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Emergency Room Waits Getting Longer

Crowded Emergency Departments Are Part of the Problem, Study Shows

Medically Reviewed by Louise Chang, MD on January 15, 2008
From the WebMD Archives

Jan. 15, 2008 -- U.S. emergency rooms are more crowded than ever, and that'sleading to longer wait times for treatment, a new study shows.

The study, published online today in Health Affairs, shows a 4%annual increase in wait times for treatment in U.S. emergency rooms from 1997to 2004.

In 1997, a typical ER adult patient waited 22 minutes for treatment,compared to 30 minutes in 2004. That equals "an extra 1,550 years thatAmericans spent waiting in EDs [emergency departments] in 2004," write theresearchers.

Wait times rose across the board, regardless of the severity of thepatient's condition.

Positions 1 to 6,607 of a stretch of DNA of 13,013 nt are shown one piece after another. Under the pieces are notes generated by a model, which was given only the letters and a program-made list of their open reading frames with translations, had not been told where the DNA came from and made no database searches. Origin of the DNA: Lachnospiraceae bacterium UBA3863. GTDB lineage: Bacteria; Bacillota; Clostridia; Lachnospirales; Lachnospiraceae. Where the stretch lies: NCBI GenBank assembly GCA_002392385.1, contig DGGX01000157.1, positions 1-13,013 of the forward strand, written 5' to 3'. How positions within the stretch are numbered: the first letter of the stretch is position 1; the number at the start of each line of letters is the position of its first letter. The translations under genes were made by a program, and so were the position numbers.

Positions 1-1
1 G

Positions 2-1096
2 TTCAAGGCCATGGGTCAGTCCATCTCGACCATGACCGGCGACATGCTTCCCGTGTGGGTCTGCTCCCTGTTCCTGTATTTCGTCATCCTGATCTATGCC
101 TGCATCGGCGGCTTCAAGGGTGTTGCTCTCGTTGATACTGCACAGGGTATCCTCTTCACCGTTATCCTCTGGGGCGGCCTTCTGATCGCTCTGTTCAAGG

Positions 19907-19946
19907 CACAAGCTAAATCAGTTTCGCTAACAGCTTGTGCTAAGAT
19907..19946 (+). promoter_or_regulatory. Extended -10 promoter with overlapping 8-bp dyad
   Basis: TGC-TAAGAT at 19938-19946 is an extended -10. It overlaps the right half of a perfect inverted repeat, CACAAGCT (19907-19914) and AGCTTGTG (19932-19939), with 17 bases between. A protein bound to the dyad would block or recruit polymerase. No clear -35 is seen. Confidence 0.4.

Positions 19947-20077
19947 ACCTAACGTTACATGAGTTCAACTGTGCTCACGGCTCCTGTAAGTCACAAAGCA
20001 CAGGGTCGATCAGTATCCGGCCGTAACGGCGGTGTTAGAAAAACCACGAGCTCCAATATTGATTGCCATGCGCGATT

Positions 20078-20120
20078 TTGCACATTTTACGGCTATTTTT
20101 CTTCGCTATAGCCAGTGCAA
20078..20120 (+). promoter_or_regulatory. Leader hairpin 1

For instance, patients with heart attacks waited 20 minutes for emergencyroom treatment in 2004. That's 12 minutes longer than their typical wait timein 1997.

Why the delay? The study notes several reasons, including crowded emergencyrooms, America's aging population, shortages of hospital staff and inpatientbeds, and growing numbers of people without health insurance.

Some patients -- women, African-Americans, Hispanics, and people in urbanERs -- waited longer than others. Those patterns didn't change between 1997 and2004, "despite widespread efforts to reduce disparities in medicalcare," write Andrew Wilper, MD, and colleagues, who work at Harvard MedicalSchool and its affiliate, the Cambridge Health Alliance in Cambridge, Mass.

(What are your ERhorror stories? Share with others on WebMD's Health Cafe messageboard.)

 

 

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SOURCES: Wilper, A. Health Affairs, Jan. 15, 2008; online edition. News release, Cambridge Health Alliance.

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